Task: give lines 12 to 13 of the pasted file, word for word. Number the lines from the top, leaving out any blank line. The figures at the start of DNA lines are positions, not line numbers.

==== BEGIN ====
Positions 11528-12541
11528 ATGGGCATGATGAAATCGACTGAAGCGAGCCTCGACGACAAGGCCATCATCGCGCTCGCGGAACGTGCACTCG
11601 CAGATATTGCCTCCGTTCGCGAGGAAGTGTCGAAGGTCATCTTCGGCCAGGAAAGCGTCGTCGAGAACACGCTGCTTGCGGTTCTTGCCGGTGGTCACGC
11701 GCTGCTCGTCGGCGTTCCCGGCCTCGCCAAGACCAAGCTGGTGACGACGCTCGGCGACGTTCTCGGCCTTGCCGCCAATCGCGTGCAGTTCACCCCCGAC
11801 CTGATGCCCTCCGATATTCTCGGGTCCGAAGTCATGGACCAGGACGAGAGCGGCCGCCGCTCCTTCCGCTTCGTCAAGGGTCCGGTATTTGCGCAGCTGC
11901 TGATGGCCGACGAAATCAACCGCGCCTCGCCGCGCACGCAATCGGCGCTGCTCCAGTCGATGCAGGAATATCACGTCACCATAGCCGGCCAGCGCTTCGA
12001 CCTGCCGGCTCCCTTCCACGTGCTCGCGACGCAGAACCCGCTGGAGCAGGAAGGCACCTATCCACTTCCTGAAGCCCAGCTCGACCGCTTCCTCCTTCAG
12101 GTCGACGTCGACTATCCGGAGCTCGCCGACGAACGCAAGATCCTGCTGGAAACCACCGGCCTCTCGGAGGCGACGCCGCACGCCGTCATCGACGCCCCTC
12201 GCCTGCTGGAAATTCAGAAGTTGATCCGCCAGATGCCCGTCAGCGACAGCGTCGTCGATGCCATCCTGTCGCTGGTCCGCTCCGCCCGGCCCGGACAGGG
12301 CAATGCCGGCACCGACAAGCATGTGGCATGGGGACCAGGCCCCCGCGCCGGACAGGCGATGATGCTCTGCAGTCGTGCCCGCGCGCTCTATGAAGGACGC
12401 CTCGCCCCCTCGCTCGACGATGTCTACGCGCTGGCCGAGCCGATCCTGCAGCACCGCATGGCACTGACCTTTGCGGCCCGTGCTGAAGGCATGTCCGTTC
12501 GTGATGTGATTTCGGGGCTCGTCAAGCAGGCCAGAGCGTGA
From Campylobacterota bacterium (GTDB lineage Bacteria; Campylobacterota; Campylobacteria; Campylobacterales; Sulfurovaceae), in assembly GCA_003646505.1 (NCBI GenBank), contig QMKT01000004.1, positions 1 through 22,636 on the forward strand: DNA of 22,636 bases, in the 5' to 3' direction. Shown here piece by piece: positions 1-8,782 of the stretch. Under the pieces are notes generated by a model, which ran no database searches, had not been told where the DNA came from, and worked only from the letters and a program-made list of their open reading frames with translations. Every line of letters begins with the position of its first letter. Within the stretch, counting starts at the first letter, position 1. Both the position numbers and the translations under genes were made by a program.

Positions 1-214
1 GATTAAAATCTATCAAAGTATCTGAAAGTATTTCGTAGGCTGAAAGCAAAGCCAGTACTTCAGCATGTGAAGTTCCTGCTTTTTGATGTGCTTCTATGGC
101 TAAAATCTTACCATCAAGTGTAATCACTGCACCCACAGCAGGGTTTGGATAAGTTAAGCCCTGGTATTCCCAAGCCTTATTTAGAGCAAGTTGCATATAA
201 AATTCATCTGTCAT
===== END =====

12501 GTGATGTGATTTCGGGGCTCGTCAAGCAGGCCAGAGCGTGA
From Campylobacterota bacterium (GTDB lineage Bacteria; Campylobacterota; Campylobacteria; Campylobacterales; Sulfurovaceae), in assembly GCA_003646505.1 (NCBI GenBank), contig QMKT01000004.1, positions 1 through 22,636 on the forward strand: DNA of 22,636 bases, in the 5' to 3' direction. Shown here piece by piece: positions 1-8,782 of the stretch. Under the pieces are notes generated by a model, which ran no database searches, had not been told where the DNA came from, and worked only from the letters and a program-made list of their open reading frames with translations. Every line of letters begins with the position of its first letter. Within the stretch, counting starts at the first letter, position 1. Both the position numbers and the translations under genes were made by a program.